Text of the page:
Putty is one of the most common software with which people work on remote machines, which typically has a UNIX/Linux system for stability or efficiency reasons.

To operate on the remote machine, I think the reader should be familiar with the pageant program. Type in your remote host IP (e.g. “192.168.x.x”) or host name (e.g. “super-computer-1”) at the proper blank, and clicking the “Open” button will get you there. Next just enter your user-name and password on that computer and you’ll get a bash interface to work on.

But transferring files between the remote computer and your local PC is a bit complicated. You’ll need to use the command-line program pscp to communicate with the remote computer, which probably is short for “Putty Secure Copy”. This post is mainly about using this program.

I have two batch files in my putty directory, called “get.bat” and “send.bat”, respectively. They look something like:





These are nothing difficult to understand. LOCAL_FOLDER is the local folder you often work with (my personal habit is to put all my programs in sub-directories of such a folder). USERNAME is your user-name on the remote computer REMOTE_SERVER. As with pageant, REMOTE_SERVER can both be remote IP or remote machine name. PASSWORD, acturally, is a file containing the first line your remote server password and the second line nothing (in fact what matters is the return at the end of the first line). using < PASSWORD allows you to use the file PASSWORD as the input to the console whenever your password (followed by a return) is needed by pscp.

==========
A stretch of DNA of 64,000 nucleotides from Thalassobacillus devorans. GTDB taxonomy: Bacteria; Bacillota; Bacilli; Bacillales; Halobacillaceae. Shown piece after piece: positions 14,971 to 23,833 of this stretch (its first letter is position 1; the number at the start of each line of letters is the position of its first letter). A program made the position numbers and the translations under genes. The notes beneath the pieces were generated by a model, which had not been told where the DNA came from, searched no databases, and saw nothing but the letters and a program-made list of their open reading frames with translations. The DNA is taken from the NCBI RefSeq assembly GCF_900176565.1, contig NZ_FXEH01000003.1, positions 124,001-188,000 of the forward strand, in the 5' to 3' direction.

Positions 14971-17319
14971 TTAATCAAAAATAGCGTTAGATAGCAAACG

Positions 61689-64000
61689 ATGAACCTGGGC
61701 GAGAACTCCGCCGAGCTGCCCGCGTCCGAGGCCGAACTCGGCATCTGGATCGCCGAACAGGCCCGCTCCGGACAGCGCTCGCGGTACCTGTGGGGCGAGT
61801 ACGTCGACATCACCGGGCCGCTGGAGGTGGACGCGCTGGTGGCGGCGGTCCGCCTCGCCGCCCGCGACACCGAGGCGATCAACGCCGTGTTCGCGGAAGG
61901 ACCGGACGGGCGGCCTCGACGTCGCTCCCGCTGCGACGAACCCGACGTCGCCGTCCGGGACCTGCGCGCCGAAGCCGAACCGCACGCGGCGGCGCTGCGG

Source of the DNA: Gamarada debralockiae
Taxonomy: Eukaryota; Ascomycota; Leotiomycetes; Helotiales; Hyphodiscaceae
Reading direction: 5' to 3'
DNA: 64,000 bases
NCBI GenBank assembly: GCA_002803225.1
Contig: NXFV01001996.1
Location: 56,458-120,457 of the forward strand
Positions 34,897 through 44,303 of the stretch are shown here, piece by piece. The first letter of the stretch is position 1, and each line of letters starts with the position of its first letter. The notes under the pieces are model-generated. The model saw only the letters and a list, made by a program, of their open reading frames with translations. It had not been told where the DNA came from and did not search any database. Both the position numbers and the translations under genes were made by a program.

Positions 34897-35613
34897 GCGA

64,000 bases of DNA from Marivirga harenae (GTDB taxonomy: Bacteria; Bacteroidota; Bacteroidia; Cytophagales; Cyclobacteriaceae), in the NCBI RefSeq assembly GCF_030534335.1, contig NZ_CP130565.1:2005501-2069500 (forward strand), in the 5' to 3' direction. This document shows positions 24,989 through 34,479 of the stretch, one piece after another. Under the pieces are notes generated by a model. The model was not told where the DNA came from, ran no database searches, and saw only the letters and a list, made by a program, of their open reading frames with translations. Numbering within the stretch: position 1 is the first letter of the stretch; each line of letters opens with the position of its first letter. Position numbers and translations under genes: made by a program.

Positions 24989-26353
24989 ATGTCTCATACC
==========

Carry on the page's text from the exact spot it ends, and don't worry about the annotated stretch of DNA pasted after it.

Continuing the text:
By the way, the switch -v stands for verbose, which allows pscp to print the detailed progress of connection, file transfer, etc. I prefer it’s on. Another switch that may come handy is the -r switch, which allows pscp to recursively copy all sub-directories and all files in them of the given directory, from one computer to another.

Now with these preparations done, all you need to do is cd to your Putty directory, and type

send my_local_program/* my_remote_folder
rem Remark: Do something (like run your program) on your remote computer here
get my_remote_folder/result/* my_local_program/result/
rem Remark: Make sure the folders exist on both side, or pscp might fail